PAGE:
chart available for medication dosages?

Discussion in 'Emergencies / Diseases / Injuries and Cures' started by talkinboutmygirls, Sep 4, 2008.

  1. talkinboutmygirls

    talkinboutmygirls In the Brooder

    Sep 4, 2008
    I am new to this site and new to chickens, but have fallen in love with my girls. I have free ranged a dozen pullets and 3 guineas all summer and just recently have acquired stray dog attacks.
    I've lost 2 guineas and 2 of my beautiful girls. Who knew the devastation you could feel??!! I currently have them fenced in, but apparently now there is a stray dog that is charging into the fence causing them to freak and fly. He doesn't kill them, just chases and grabs.
    I've avidly read everything here and a couple of other sites regarding wound management and this evening visited Tractor Supply for electolytes, antibiotics and wound care. As of 2 hours ago, I have 3 girls in my "ICU" - a Barred Rock and 2 RIR, bitten but bleeding has stopped, lots of feather loss, but they are standing, eating mashed egg yolks and some chick starter and drinking "Vitamin and Electrolyte" solution.
    They are isolated in a separate cage to avoid others pecking their wounds, but still in henhouse with rest of 'family' - I hesitate to totally isolate them, they have been together since 1 day old chicks the middle of May. I read that they should be kept warm, but am not sure that I need to provide more heat in 95 degree weather...
    Purchased Tetramycin but have no idea how to dose. I read in another injury post that someone on here has a chart of medications and the dosages broken down for poultry.
    I sure could use it - and any other help you may to offer.
    I was hoping to have beautiful fresh eggs around October but things aren't looking good.

    I'm borrowing a shotgun tomorrow to take care of the main problem...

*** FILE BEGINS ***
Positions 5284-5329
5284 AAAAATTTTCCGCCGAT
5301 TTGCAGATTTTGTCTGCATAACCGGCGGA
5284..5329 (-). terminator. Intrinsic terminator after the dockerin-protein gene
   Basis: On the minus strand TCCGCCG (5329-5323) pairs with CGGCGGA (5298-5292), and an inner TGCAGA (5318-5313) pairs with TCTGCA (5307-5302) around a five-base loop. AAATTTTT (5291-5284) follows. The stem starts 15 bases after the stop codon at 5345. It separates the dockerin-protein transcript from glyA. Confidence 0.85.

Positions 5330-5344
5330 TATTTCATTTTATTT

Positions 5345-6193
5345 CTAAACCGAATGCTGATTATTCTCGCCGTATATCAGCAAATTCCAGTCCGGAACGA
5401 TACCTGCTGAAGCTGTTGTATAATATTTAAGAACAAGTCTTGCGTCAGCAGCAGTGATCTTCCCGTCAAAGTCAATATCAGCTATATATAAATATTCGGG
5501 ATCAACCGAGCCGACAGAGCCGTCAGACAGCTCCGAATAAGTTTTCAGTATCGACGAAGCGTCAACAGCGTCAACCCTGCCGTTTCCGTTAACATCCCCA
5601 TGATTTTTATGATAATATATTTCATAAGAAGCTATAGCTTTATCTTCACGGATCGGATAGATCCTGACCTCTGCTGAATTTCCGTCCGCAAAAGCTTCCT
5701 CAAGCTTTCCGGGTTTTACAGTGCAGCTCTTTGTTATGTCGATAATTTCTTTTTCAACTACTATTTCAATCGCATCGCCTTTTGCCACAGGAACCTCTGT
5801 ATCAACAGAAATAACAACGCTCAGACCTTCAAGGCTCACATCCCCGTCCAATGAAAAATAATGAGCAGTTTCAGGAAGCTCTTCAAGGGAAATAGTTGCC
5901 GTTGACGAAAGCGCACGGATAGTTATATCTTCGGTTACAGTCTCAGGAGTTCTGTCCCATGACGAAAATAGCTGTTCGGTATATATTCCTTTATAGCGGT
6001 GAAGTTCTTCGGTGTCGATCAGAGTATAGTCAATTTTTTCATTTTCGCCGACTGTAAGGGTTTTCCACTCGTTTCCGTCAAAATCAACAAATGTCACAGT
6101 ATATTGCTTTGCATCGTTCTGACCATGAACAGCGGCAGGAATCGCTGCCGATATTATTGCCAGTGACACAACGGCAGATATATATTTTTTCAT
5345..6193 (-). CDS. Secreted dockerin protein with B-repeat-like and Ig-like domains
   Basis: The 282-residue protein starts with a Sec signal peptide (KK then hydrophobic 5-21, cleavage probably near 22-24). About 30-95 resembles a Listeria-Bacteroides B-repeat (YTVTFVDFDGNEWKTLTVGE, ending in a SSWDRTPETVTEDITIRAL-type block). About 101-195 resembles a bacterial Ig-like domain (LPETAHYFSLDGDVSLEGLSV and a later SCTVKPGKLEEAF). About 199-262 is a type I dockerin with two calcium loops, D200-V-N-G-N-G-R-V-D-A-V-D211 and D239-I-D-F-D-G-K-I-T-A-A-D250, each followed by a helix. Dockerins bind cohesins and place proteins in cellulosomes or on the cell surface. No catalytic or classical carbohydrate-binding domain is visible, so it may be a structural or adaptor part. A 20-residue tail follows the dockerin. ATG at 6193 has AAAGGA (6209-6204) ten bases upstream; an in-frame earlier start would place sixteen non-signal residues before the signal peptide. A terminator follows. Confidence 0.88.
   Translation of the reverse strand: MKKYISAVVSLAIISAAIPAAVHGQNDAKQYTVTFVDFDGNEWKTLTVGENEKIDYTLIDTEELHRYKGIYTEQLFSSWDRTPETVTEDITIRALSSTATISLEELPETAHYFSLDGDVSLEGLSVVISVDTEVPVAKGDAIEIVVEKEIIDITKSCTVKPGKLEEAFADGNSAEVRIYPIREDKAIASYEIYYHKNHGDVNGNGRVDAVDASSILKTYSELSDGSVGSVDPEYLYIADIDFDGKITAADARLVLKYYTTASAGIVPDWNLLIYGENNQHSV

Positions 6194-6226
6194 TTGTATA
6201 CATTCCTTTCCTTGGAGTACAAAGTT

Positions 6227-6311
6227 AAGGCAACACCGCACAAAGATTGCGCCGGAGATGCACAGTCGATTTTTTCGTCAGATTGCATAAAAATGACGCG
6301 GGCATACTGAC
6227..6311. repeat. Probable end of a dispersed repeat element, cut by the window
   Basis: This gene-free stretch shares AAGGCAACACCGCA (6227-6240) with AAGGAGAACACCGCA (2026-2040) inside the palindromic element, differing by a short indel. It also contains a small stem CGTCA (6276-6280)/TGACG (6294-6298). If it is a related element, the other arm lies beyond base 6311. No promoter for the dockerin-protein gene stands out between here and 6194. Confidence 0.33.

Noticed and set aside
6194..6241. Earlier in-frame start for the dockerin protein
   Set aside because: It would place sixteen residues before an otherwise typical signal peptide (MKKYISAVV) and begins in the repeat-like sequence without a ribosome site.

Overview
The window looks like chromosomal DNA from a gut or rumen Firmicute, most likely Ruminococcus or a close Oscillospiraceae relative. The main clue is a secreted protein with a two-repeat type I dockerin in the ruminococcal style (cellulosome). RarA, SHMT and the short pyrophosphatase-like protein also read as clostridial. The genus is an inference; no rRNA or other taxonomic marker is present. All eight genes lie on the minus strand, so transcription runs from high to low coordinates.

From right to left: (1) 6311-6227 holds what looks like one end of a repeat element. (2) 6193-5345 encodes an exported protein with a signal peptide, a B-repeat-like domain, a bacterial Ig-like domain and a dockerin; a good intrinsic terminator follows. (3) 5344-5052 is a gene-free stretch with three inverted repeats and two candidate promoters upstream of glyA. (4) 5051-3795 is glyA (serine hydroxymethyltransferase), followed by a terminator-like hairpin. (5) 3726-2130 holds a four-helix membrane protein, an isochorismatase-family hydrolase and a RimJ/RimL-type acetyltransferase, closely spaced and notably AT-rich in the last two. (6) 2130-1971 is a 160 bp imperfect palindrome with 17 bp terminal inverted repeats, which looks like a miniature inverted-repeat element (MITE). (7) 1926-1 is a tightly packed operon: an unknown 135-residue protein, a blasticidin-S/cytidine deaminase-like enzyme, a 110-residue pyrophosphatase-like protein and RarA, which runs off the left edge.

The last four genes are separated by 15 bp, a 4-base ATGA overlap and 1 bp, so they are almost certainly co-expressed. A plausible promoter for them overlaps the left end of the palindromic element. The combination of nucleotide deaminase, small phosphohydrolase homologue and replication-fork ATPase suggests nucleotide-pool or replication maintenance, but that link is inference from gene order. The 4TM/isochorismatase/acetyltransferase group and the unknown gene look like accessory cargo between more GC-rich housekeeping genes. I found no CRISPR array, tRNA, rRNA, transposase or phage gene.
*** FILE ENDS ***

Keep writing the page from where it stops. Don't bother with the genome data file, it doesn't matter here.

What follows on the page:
2. BlueMoon

    BlueMoon Songster

    Oct 3, 2007
    Scenic Verbank, NY
    Oh wow, how awful...
    I've found a bottle of rescue remedy and the polyvisol to be incredibly helpful. I think the most important part, or one of them, is to keep the critters warm, dry, comfortable. 95f is probably warm enough, but I've got my traumatized little hen on a low heat blanket. Also, keeping them fed and watered. I reckon they can't go for long without either.
    best of luck
  3. ivan3

    ivan3 spurredon

    Jan 27, 2007
    A member was kind enough to post this one a while back: Disease

    Keep the injured girls in a quiet area with low light (calms them down). I'd probably bring them in (heat stress/flies).

    Good luck with the administering the lead suppositories as well...
  4. dlhunicorn

    dlhunicorn Human Encyclopedia

    Jan 11, 2007
    Here is collected articles on avian wound management:

    The type of antibiotic suggested for wound management is (clav) amoxcillin if you can get this... IF the wound get infected then terramyacin will be insufficient to deal with it.
    excerpt summary on TREATMENT measures:
    First aid
    Traumatised birds often have multiple injuries and may be further compromised by dehydration, malnutrition and other problems, especially if there has been a delay (hours or days) between injury and presentation [1]. Fluid and nutritional therapy and treatment for shock are critical in the early management of all traumatised birds. Overzealous wound and fracture treatment before stabilisation of the bird may prove fatal [1]. Some first aid of the wound, however, will inevitably be required.

    Cleaning - The wound should be cleaned quickly to remove as much contamination as possible,,,,,,,Sterile isotonic saline (0.9%) or a solution of 0.05% chlorhexidine may be used. Care should be taken not to wet the bird excessively as this is likely to increase the risks of hypothermia.

    Analgesia and antibiotics - broad spectrum antibiotics can be provided in the first instance: clavulanic acid potentiated amoxycillin (150mg/kg orally or subcutaneously) will provide cover against most aerobes and anaerobes. Analgesia can be provided with NSAIDs (e.g. carprofen (Rimadyl)) 5mg/kg subcutaneously or intravenously. Local anaesthetics should not be used in birds due to the suggested sensitivity of birds to drugs of the procaine group "."